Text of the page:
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The Sun Devils are not who Todd Graham thought they were

Arizona State head coach Todd Graham, left, talks with D.J. Foster (8) on the sidelines during the second half of an NCAA college football game against Southern California Saturday, Sept. 26, 2015, in Tempe, Ariz. Southern California defeated Arizona State 42-14. (AP Photo/Ross D. Franklin)

TEMPE, Ariz. — When the 2015 college football season began, Arizona State was a fashionable pick to earn one of four bids to the College Football Playoff. Coach Todd Graham didn’t shy away from those projections, calling this the most talented team he has coached in Tempe.

Four games in, it appears Graham has oversold this group — and the gap between the listed and actual values is wide.

After watching USC’s thorough, 42-14 dismantling of the Sun Devils on Saturday at Sun Devil Stadium, the question isn’t whether ASU will make the College Football Playoff. It won’t.

The question is: Will ASU be bowl bound?

It’s important to acknowledge that football is constructed for overreaction, be it positive or negative. There is so much build-up each week that game days always produce emotional extremes. It’s either delight or despair.

That said, ASU is 2-2 and the upcoming schedule is just brutal. Next week, the Sun Devils travel to face unbeaten UCLA, which hung 56 points on Arizona in a Tucson whipping that wasn’t as close as that 26-point spread suggests.

After a breather at home against Colorado, the Sun Devils travel to Utah to face an undefeated Utes team that just handed Oregon a 62-20 loss at Autzen Stadium — the most points Oregon has ever allowed in a home game.

Speaking of those Ducks, they come to Tempe right after the Sun Devils face the Utes. Think they’ll be a bit ill tempered for the remainder of the season?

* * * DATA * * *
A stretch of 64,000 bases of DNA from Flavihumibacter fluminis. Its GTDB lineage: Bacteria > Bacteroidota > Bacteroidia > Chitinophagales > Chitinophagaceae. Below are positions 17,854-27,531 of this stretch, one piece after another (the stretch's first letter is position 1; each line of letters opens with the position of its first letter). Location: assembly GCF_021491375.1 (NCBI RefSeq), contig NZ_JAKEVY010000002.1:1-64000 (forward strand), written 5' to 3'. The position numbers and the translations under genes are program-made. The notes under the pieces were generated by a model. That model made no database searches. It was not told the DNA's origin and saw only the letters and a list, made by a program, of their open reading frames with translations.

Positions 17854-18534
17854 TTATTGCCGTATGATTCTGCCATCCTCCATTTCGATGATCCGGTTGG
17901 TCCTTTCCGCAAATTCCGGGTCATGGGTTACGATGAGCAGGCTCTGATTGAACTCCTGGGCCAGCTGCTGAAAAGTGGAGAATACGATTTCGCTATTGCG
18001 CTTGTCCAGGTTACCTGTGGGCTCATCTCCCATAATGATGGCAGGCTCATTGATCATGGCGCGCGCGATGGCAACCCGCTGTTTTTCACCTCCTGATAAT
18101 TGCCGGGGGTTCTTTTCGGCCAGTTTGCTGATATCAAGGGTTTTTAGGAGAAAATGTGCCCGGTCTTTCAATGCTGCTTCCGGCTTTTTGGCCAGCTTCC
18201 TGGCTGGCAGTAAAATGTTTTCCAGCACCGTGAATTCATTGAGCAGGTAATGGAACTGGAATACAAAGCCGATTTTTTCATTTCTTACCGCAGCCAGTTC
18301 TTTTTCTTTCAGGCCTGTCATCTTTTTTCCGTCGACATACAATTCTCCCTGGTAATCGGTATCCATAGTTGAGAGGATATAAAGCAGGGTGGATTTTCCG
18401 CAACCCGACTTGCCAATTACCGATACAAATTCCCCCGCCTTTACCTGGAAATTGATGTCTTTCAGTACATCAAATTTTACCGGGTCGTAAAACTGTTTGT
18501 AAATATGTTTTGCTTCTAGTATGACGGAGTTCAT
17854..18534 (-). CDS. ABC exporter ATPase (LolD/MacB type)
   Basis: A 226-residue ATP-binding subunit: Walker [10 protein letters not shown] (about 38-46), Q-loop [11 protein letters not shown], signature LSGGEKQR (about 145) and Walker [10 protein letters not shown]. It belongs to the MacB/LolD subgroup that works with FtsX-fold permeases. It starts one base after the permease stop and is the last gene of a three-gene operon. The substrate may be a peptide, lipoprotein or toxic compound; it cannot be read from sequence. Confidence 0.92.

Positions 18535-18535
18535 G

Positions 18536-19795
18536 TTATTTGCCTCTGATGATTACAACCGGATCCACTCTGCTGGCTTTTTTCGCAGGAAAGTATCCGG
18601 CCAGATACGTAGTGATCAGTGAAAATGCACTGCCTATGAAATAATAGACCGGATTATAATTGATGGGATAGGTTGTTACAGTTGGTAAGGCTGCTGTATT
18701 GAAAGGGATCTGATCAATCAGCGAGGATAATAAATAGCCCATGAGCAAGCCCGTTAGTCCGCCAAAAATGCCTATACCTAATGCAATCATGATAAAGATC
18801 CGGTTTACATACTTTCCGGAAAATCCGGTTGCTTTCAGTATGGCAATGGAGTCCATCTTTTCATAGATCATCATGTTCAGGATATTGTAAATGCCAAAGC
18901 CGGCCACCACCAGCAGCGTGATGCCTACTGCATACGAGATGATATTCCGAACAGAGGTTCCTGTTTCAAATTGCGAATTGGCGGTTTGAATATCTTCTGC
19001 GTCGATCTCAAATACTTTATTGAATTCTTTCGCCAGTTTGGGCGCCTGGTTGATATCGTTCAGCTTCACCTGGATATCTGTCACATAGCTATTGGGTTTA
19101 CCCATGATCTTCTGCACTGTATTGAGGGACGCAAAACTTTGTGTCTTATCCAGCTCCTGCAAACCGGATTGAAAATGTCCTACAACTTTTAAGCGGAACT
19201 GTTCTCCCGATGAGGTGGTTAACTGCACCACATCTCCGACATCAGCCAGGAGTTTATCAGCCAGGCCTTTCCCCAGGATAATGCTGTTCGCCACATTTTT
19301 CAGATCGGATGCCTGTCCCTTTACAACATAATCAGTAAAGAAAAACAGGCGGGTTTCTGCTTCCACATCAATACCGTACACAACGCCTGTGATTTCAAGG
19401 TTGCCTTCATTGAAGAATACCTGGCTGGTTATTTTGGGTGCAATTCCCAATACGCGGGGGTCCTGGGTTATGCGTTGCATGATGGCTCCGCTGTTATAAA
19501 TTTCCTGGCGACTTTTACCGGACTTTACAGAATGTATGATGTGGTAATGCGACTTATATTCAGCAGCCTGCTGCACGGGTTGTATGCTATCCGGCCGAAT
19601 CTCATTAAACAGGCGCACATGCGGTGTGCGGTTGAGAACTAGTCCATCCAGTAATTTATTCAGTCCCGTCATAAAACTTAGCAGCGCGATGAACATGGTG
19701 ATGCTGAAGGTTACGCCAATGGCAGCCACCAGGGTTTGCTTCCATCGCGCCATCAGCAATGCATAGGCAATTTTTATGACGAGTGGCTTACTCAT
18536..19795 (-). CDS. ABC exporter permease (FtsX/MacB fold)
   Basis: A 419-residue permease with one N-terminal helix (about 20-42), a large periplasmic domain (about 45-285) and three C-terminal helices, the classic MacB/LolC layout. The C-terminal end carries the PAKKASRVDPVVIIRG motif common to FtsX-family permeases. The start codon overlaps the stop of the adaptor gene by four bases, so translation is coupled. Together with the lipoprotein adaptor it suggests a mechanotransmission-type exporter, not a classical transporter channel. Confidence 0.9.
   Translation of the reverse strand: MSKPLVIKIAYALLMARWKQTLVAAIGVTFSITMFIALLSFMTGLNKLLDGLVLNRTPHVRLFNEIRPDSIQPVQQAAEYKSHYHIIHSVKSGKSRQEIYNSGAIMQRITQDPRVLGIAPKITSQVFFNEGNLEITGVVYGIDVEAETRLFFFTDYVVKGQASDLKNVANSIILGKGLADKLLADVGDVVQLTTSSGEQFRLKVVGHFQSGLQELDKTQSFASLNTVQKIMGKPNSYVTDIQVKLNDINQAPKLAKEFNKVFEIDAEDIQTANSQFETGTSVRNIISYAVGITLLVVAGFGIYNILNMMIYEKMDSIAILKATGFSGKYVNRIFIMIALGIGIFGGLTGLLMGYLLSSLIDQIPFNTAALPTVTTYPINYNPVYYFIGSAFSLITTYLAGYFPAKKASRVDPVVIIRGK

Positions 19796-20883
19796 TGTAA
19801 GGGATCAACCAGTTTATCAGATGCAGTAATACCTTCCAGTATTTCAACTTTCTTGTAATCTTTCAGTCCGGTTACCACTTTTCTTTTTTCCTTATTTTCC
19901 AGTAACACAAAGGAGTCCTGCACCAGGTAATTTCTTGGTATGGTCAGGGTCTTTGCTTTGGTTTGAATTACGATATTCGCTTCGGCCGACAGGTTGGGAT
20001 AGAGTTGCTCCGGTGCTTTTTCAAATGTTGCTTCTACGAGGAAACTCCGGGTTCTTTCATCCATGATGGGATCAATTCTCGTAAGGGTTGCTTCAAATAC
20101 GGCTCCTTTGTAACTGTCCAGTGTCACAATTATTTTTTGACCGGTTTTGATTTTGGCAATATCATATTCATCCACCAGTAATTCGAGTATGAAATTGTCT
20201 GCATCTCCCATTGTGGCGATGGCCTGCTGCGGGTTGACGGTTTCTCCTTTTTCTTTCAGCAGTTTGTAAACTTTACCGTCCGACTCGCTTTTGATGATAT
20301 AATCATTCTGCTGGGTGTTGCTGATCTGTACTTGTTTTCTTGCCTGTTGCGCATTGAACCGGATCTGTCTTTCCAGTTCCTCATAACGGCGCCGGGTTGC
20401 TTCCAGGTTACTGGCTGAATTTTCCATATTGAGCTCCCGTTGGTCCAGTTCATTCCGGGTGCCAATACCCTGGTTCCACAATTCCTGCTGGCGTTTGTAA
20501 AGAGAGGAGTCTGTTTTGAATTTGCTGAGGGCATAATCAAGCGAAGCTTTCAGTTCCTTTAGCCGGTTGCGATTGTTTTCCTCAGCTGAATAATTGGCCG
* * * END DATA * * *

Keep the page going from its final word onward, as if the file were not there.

There exists the very real possibility, maybe even likelihood, that ASU will be 3-5 as it prepares to face Washington State in Pullman on Nov. 7. How did this season get so far off the rails so quickly?

It started in the season-opener against Texas A&M when it became clear that ASU had an average receiving corps, a pair of tackles who would struggle to protect and a quarterback whose best gifts didn’t seem to mesh with offensive coordinator Mike Norvell’s offense or the personnel around him.

On Saturday, however, the Sun Devils endured a complete breakdown in all three phases of the game. The offense turned the ball over three times, kicker Zane Gonzalez missed two field goals, Sun Devils return man De’Chavon Hayes fumbled a kickoff at his own 4-yard line and the defense was absolutely torched by a faster, more athletic Trojans receiving corps.

Safety Jordan Simone, one of the most likeable and admirable kids you will ever meet, had a difficult day on defense, getting repeatedly exposed in space.

“I’ve got to do better. I’ve got to be a better leader out there,” Simone said. “We’ve just got to cover them better. They beat us on plays and that can’t happen in the secondary.”

As it limped to the locker room trailing 35-0, ASU looked up at its first, first-half shutout since Sept. 21, 2013 at Stanford. That fact was just one bullet point on a long list of appalling achievements.

Saturday’s loss nearly eclipsed Graham’s worst home loss at ASU (a 62-27 loss to UCLA last season) and it’s not unreasonable to wonder if this season will wind up being Graham’s worst in Tempe.

His first three teams went 8-5, 10-4 and 10-3, leading Graham to note in the preseason that his program had proven it could win 10 games, now it wanted more. The Sun Devils will probably have to settle for less.

“This is the best team we’ve had overall,” Graham insisted. “We’re just not playing that way.”

Graham isn’t going to change who he is. His job is to sell the program — to boosters the fan base and recruits, many of whom were in attendance on Saturday. Graham clearly has a salesman’s slant, but he has worked tirelessly in the community and on the recruiting trail to awaken this supposed sleeping giant. He is exactly what ASU needed after the disappointing Dennis Erickson era came to a close.

There is nothing inherently wrong with building up your team; in wanting to take the program to the next level and shouting it from the rooftops.

But when you are so far off in your projections, it erodes credibility and leaves behind a sour taste, as losing always does. While three other Pac-12 South teams climbed the AP poll on Saturday, the Sun Devils looked nothing like the preseason No. 15 club that ESPN analyst Kirk Herbstreit had in his final four.

For the first time since Graham arrived in Tempe, it is fair to wonder whether the Sun Devils are still moving forward or if the program has once again plateaued.

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